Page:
OTTAWA, April 10, 2017 – The Federation for the Humanities and Social Sciences is very pleased to announce the winners of the 2017 Canada Prizes.
The Canada Prizes are awarded annually to the best books by Canadian scholars in the humanities and social sciences that make an exceptional contribution to scholarship, are engagingly written, and enrich the social, cultural and intellectual life of Canada. Winners are selected from books that have received funding from the Awards to Scholarly Publications Program, which is administered by the Federation.
“These books are representative of the excellence in scholarly publications in Canada,” said Stephen Toope, President of the Federation for the Humanities and Social Sciences. “Both of this year’s winning authors examine difficult times in our history — one examining the extreme discord around litigation of Indigenous rights and treaty claims in this country, the other looking at bravery behind the written works of Lower Canadian “Patriotes” in the turbulent 1830-40s. Despite stemming from different disciplines and perspectives, both of these books deepen the understanding of how we grew to be who we are today, and help prepare us for where we are headed as a nation.”
This year’s winners are:
Canada Prize in the Humanities and Social Sciences
Arthur J. Ray, Aboriginal Rights Claims and the Making and Remaking of History (McGill-Queen’s University Press)
From the jury’s citation:
Arthur J. Ray’s masterful study is based on three decades of experience in academic research and in courtrooms as an expert witness in the litigation of aboriginal rights and treaty claims in Canada. Contrasting native peoples’ forms of transmitting history with that of academic disciplines like Law, History, and Archaeology, his work illustrates the profound discord between historical evidence based on robust oral traditions and that grounded in the documentary records of European societies.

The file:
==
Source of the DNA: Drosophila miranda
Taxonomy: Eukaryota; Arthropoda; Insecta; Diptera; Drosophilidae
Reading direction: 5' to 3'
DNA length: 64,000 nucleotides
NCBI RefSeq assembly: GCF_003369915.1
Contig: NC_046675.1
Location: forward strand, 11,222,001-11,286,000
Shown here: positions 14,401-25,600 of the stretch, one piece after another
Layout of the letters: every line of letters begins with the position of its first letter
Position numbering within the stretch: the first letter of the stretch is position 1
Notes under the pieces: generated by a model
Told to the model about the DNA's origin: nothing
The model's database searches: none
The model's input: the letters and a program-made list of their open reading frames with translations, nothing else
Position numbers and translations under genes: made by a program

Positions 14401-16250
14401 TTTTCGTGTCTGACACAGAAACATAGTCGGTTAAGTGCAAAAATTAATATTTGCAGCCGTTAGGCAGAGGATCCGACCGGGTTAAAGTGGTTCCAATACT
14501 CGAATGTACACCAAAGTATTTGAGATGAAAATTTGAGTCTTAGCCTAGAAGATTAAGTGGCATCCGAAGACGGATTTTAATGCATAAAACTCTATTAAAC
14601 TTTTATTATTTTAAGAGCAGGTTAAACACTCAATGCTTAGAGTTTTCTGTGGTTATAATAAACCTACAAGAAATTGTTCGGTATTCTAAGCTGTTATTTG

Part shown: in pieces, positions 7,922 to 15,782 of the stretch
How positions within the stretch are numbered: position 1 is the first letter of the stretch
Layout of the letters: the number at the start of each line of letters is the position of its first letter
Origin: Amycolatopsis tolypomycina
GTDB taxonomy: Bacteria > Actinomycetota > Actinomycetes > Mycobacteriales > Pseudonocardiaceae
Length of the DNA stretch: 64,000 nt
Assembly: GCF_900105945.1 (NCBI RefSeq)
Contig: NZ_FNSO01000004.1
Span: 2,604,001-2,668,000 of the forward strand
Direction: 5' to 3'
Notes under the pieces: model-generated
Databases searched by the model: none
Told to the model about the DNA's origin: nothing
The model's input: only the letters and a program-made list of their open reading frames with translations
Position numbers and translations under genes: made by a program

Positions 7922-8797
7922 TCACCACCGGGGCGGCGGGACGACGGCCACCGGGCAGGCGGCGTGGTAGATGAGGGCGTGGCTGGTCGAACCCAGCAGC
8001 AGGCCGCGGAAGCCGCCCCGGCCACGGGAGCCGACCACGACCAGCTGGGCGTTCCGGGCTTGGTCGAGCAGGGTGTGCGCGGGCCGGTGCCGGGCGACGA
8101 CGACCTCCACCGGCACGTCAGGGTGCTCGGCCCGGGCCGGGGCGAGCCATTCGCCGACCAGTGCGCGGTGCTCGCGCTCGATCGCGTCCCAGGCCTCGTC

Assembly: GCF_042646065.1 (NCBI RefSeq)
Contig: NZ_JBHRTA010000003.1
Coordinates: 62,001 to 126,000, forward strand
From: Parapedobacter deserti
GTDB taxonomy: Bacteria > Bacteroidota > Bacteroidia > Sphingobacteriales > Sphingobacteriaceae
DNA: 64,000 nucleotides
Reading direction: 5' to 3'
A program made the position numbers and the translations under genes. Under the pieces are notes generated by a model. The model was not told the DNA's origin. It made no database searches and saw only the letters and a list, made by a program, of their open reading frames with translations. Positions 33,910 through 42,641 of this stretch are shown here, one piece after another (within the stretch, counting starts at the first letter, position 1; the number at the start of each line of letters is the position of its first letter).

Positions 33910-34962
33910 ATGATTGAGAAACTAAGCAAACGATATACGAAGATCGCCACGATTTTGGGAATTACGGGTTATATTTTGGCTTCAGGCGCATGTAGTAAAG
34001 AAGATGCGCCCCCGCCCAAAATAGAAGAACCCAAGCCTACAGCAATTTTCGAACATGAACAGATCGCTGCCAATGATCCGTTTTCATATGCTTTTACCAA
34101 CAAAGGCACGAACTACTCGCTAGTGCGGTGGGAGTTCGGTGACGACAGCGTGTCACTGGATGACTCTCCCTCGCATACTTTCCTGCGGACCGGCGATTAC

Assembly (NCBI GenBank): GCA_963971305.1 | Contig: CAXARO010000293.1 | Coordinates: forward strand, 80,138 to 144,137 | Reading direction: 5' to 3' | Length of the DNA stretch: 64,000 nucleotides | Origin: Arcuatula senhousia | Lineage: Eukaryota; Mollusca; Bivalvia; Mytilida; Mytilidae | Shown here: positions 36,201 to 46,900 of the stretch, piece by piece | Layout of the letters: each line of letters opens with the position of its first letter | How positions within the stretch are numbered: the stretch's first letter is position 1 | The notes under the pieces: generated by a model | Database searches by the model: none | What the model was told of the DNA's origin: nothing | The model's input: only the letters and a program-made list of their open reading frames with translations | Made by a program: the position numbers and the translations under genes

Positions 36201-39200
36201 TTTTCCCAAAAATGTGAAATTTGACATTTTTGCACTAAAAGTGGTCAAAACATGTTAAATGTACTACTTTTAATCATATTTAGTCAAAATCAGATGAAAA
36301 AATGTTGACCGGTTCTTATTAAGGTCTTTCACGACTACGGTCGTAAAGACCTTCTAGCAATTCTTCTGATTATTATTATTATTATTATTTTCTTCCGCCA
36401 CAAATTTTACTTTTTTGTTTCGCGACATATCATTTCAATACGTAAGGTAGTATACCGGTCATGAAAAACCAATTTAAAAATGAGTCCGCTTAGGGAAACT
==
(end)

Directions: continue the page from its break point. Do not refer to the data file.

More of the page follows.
Prix du Canada en sciences humaines et sociales
Mylène Bédard, Écrire en temps d'insurrections : Pratiques épistolaires et usages de la presse chez les femmes patriotes (1830-1840) (Presses de l’Université de Montréal)
From the jury’s citation :
Written in a highly accessible style, Écrire en temps d’insurrections examines the epistolary practices of patriot women in Lower Canada between 1830 and 1840. Mylène Bédard’s fascinating analysis of previously untapped sources recognizes the role of women during a turbulent period in Canadian history.
A media kit including biographies and photos of the 2017 winners, along with the full jury citations and brief articles on each book, is available on the Federation’s website.
The prizes, each valued at $5,000, will be presented at a ceremony during the 2017 Congress of the Humanities and Social Sciences at Ryerson University on Sunday, May 28.
About the Federation for the Humanities and Social Sciences
The Federation for the Humanities and Social Sciences promotes research and teaching for the advancement of an inclusive, democratic and prosperous society. With a membership now comprising over 160 universities, colleges and scholarly associations, the Federation represents a diverse community of 91,000 researchers and graduate students across Canada. The Federation organizes Canada’s largest academic gathering, the Congress of the Humanities and Social Sciences, bringing together more than 8,000 participants each year. For more information about the Federation, visit www.ideas-idees.ca.
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